Reviewed by Linguica
In Chex Quest, the protagonist is not some sort of space marine or super-powerful mage or any other sort of tired sterotype. In fact, this hero is about as original as they get. He's fast, he's powerful, he's... a giant piece of Chex cereal with arms and feet.
Chex Quest, a game made specifically for distribution with specially marked packages of Chex cereal about half a year ago, accomplishes its primary mission of plugging Chex cereal through countless wall decals and carefully located billboards, but also does so with a sense of its own silliness.
The general plot? You are a giant piece of cereal. Your mission is to kill a wide variety of strange, green soggy creatures known as "Flemoids," probably ex-Chex pieces which were transported through the Milk Dimension and came back mutated and dripping. You have numerous super-powerful weapons at your disposal, all with vomit-inducing names like the "Zorcher," the "Rapid Zorcher," and the ultra-powerful "Phasing Zorcher." With these weapons, you are able to return the Flemoids to their home dimension -- that's right, you don't kill anything in Chex Quest, everything disappears in a flash of light, and with a strange sparkly noise. It's Doom, but you don't kill anything. It's probably the strangest thing you'll ever see.
Well, you're probably asking, how does Chex Quest play? Suprisingly well, actually. The only major problem was a nasty bug upon startup, easily remedied by simply using Boom as the .EXE of choice. Given its kiddie nature, Chex Quest is, not surprisingly, quite easy. Only the trooper, sargeant, imp, and demon's alter egos make an appearance, except for a lone Baron of Hell at the end which is meant to be easily disposed, given a nearby BFG (known in this world as the Laz Device). Demo gods and Hell Revealed veterans will find this a walk in the park, but keep in mind that those same demo gods' 5-year-old cousins have to have a fair chance too. Can't you just see little Johnny Donner picking up a Powerfork?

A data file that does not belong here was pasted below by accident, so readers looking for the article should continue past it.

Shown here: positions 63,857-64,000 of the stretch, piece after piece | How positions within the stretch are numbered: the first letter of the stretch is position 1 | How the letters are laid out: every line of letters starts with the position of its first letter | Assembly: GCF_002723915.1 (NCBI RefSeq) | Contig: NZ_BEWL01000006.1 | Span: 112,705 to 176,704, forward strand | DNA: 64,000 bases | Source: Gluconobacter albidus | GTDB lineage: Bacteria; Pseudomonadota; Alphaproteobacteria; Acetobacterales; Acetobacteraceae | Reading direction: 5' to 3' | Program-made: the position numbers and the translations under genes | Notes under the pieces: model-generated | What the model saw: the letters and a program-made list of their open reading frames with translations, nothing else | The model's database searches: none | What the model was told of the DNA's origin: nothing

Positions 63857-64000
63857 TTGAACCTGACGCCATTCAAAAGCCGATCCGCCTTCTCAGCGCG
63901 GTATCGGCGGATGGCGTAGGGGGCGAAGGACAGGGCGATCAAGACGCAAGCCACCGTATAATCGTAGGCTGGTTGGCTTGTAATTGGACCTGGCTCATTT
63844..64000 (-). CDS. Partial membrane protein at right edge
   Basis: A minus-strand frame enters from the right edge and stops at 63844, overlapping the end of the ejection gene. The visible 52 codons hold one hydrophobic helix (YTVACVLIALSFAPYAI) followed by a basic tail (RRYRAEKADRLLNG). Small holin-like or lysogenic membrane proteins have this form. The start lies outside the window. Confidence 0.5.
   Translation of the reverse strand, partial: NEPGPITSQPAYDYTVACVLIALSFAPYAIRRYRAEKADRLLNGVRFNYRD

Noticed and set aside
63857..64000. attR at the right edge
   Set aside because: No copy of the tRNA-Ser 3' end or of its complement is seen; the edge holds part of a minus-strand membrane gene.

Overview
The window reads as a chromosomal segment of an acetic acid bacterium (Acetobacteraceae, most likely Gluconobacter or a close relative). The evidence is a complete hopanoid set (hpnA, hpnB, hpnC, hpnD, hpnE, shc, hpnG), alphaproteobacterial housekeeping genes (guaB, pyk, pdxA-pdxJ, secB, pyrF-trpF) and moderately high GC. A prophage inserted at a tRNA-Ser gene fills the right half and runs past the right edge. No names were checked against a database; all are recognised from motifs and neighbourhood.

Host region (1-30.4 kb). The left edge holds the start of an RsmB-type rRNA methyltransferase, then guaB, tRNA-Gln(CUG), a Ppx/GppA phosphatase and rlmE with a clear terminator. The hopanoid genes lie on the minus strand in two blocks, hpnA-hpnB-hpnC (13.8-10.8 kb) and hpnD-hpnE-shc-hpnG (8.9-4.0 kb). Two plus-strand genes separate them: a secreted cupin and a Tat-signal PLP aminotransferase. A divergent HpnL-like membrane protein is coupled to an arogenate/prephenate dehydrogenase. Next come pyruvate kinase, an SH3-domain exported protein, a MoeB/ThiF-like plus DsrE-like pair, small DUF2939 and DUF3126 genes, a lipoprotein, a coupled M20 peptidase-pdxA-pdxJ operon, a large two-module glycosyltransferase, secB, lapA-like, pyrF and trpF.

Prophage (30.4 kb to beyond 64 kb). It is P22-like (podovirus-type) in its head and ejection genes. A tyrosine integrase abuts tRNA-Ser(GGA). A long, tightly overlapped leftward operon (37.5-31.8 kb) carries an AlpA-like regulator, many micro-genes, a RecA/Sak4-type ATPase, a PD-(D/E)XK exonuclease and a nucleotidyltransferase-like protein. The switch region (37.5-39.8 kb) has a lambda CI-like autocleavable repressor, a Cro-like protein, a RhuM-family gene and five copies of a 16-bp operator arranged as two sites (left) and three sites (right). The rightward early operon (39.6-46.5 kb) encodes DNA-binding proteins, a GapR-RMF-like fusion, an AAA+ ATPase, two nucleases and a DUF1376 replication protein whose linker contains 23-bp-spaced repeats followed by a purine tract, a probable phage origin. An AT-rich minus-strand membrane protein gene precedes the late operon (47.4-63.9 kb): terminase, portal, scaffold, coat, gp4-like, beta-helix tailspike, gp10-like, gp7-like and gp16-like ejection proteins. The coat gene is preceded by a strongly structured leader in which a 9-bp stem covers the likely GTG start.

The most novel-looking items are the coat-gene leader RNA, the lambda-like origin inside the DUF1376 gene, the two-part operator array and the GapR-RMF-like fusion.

Since Chex Quest was packaged in boxes of cereal, it's also a true total conversion. Absolutely no standard Doom textures, flats, or other assorted graphics rear their heads. This makes the levels have a completely different feel, as everything you see -- the textures, the monsters, the weapons -- are new. The replacements for the rocket launcher and plasma rifle are especially inspiring. The sounds are completely novel as well, but of less important; expect lots of strange gurgles, whistles, and chimes. They work within the context, but are of little consequence.
In the end, Chex Quest is one of the most novel total conversions around. Forget the fact that it has about as little product placement as Disneyland. It's a fun escape into a world where gore is goo and Total Kills is zero. Now excuse me, I'm off to return some more Flemoids.